Other female characters transcend such evanescent descriptions and their presence lingers. There is Alya and her enchanting if not entrancing, siren-like voice and Leila, Seif’s girlfriend. Both women’s fates collide with Egypt’s Revolution and mass protests and their commonalities are uncanny to the point of seeming interchangeable like avatars.
“Everything.” She smiled. “All the sounds.”
Himar: the sound of falling rain. Ajij: the sound of flame. Flutterings, tricklings, grazings, trillings. Sounds I didn’t know had names, names I didn’t know had sounds, and Alya knew every one, could sing them all. In the morning, humming; in the evening, singing; at midday taking me on a journey through the sounds of every wave there was.”
Realms that Seif and Bahr visit intertwine with the distinct blurriness of early morning semi-consciousness — this is both compelling but also disorientating for the reader. I often questioned whose point of view I was exposed to and while appreciating meandering, braided scenes (which spectacularly come together at the end of the novel) it left me short of desiring a less perplexing structure in the first part of the book which largely focuses on slow world-building.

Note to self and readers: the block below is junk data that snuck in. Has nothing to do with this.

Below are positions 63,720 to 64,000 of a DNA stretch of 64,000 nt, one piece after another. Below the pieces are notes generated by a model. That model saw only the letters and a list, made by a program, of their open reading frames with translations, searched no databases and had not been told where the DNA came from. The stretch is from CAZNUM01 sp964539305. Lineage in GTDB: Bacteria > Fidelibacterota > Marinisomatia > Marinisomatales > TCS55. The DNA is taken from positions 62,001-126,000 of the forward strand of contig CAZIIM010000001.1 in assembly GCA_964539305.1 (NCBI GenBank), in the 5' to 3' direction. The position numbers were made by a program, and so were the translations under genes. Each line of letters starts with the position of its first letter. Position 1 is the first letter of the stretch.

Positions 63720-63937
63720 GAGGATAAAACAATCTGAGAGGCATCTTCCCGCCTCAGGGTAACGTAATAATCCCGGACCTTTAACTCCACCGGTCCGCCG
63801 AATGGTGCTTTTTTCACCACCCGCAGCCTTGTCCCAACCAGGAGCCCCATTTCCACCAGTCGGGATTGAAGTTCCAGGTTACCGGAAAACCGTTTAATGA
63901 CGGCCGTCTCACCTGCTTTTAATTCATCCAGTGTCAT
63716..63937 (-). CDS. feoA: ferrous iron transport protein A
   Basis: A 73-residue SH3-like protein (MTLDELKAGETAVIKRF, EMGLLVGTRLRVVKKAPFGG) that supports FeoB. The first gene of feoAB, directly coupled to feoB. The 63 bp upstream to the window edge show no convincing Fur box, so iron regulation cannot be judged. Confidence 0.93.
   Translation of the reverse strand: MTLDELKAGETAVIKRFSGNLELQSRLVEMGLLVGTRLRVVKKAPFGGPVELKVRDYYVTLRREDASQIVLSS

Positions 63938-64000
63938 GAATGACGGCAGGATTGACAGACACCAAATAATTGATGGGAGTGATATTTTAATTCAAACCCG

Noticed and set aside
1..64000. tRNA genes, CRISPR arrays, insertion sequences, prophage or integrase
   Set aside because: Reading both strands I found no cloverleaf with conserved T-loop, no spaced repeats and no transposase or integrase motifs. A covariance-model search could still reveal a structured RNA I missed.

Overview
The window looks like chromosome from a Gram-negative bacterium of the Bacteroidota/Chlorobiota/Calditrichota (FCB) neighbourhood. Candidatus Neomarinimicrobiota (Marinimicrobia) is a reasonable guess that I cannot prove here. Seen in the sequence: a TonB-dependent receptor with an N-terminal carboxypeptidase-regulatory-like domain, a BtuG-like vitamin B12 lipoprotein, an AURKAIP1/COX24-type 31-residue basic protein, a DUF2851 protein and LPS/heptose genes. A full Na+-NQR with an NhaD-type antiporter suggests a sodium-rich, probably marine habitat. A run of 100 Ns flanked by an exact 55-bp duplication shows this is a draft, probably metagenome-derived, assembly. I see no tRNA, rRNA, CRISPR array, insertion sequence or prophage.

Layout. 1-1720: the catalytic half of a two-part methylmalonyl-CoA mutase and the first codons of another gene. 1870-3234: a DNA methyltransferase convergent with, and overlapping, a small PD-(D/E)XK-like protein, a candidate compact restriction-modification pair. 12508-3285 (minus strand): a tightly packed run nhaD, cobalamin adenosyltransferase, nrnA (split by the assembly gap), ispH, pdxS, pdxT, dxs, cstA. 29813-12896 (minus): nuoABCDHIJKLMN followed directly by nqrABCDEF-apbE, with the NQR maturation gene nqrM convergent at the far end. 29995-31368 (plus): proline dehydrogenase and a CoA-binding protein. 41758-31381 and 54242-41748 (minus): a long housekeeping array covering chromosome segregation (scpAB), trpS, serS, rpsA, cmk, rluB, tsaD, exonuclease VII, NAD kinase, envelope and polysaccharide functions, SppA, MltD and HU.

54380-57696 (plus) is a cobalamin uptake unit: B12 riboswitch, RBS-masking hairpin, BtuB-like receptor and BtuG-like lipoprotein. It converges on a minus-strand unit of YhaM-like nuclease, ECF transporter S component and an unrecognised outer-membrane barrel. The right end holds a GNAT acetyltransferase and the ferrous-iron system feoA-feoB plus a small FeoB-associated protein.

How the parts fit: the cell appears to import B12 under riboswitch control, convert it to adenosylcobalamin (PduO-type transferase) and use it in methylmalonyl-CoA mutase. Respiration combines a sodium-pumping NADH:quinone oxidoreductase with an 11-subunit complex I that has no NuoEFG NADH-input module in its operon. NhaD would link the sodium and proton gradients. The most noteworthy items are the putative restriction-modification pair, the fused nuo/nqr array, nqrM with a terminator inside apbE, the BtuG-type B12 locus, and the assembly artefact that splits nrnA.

For instance, we follow Bahr and Seif’s discovery of the abandoned village of Wahda, emptied as its former residents fled by boat. It’s a desolate and enigmatic scene, with a backstory only revealed later in the book which also ties in with other flashbacks. This disjointed narrative style, characteristic of Slipping, is not always easy to follow without literary guidance and a map. At times, one may have wished to stay closer to the two protagonists and delve more deeply in their nascent bond and arcs.